[libnice] Pseudotcp performance (with focus on Windows)

Radosław Kołodziejczyk radek.kolodziejczyk at gmail.com
Mon Jul 7 02:48:31 PDT 2014


I've redone the tests with wireshark monitoring the process and the
environment set the way you wanted. The 4s pause is clearly visible in
Wireshark dump. It's a regular thing - there's a couple of kBs sent, then a
4s pause and the transfer resumes in full speed after a 66B packet is
reveived by the client. Could that be a "missing" ACK? Anyway it seems that
this packet triggers further transfer and the agents are waiting for its

Our test is a simple echo client-server pair that sends random data and
expect the exact data in return from server. I attach the Wireshark dump as
well as nice logs from client and server test programs. I'll be very
pleased to help debug / solve this issue so if you need anything more - I'm
here to help. :)

Btw I've cancelled my previous response, because the attachment was too
big. Instead I've uploaded it to my public dropbox space and you can get it
from here:


The link will be valid for a week.


2014-07-06 14:49 GMT+02:00 Philip Withnall <philip at tecnocode.co.uk>:

> Hi,
> On Fri, 2014-07-04 at 10:36 +0200, Radosław Kołodziejczyk wrote:
> > We moved forward a bit and digged in search for where the hiccups
> > occur. It seems that the data transfer is actually quite fast and
> > fluent, BUT every so often (by that I mean too often) there is a huge
> > gap between recv callbacks from agent. Exactly 4s gaps. This totally
> > kills the transfer rate as you might imagine. Exactly 4s seemed to be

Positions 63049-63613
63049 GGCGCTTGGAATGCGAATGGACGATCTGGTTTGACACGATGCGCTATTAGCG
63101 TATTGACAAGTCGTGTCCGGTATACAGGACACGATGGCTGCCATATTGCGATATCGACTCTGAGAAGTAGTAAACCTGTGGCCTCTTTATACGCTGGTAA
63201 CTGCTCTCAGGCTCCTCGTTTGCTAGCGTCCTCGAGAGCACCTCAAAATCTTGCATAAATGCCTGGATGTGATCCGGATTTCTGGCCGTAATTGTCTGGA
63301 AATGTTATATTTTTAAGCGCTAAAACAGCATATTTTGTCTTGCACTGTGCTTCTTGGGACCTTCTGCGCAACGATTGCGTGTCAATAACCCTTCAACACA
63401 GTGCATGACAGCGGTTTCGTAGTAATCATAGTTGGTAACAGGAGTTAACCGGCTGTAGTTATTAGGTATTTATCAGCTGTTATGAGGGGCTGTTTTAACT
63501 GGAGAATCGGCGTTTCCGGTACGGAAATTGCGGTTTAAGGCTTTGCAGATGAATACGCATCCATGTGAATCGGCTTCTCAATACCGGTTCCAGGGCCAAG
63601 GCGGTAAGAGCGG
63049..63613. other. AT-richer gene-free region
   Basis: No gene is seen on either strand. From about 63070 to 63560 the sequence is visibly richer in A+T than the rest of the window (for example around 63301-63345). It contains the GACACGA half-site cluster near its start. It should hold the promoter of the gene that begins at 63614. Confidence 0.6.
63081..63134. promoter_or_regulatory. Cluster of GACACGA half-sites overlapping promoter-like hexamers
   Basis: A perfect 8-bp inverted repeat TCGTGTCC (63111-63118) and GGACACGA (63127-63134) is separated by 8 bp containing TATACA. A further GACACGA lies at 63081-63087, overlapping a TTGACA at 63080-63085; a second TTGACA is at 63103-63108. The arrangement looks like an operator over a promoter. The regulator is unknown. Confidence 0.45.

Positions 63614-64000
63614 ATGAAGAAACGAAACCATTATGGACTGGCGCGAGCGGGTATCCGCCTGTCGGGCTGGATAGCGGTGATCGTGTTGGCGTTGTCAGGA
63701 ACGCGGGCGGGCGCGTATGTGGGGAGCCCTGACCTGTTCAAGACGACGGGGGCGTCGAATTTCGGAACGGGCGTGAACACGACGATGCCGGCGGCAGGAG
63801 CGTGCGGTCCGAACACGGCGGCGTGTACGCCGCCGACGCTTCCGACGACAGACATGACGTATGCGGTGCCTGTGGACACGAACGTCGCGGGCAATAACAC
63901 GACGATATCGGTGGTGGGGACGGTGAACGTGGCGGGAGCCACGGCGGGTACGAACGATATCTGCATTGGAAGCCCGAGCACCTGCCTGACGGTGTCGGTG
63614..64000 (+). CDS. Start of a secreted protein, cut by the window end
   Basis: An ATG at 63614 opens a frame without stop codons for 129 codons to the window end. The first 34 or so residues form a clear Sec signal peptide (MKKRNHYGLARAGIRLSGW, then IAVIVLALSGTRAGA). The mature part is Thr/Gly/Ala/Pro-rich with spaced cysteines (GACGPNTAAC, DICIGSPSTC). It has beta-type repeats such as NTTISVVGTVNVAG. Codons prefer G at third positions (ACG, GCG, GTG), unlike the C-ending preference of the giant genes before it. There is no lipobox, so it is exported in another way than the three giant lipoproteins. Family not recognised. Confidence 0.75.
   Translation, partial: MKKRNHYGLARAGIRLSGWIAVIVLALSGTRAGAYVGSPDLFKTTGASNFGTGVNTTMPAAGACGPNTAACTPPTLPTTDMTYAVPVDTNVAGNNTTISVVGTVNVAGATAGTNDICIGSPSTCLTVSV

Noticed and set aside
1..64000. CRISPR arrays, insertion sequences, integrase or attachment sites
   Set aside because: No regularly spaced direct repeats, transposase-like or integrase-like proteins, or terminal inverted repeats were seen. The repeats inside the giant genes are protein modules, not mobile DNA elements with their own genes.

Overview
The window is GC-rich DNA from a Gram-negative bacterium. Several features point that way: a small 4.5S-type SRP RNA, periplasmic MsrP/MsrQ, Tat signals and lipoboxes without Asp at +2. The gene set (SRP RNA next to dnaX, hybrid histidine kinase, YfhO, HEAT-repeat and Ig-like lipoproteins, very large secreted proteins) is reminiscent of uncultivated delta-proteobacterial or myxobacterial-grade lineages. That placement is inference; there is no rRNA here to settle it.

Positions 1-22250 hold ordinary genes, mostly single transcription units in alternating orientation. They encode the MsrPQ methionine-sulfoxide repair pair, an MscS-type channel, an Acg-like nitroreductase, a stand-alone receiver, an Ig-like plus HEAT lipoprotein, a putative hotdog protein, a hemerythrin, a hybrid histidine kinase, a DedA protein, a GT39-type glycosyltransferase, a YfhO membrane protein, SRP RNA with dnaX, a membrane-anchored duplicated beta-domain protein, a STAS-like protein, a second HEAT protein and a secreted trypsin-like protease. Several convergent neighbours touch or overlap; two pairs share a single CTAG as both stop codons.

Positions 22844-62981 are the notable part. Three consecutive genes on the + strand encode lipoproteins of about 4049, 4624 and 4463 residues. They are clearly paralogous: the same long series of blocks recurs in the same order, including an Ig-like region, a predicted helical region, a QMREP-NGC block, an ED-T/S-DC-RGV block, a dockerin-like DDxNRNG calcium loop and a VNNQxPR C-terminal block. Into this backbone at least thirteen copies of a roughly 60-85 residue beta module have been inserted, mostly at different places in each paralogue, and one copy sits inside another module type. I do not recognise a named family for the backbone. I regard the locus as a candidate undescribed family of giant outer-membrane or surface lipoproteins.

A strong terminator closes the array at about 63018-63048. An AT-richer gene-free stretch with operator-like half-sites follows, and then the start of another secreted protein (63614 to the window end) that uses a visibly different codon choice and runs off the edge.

> > "too perfect" to be accidental, so after a quick grep I found this:
> Thanks for looking at this in depth. Do you have any Wireshark logs of
> the timeout occurring, coupled with libnice debug logs? Run your tests
> with NICE_DEBUG=all G_MESSAGES_DEBUG=all environment variables set and
> attach the resulting debug logs (making sure there is no private data in
> them).
> > // If there are no pending clocks, wake up every 4 seconds
> > #define DEFAULT_TIMEOUT 4000
> >
> > And sure - tinkering with this value provided different transfer speeds
> (sometimes much, much higher - almost on par with tcp). Of course changing
> this default timeout should not be a solution. So my question is - what may
> cause a scenario when this timeout is reached really frequently and do you
> have any idea how to improve to avoid it?
> As Olivier said, this is most likely due to packet loss. But perhaps
> hitting a buggy case where the pseudotcp code doesn’t recover well from
> a lost packet.
> Philip
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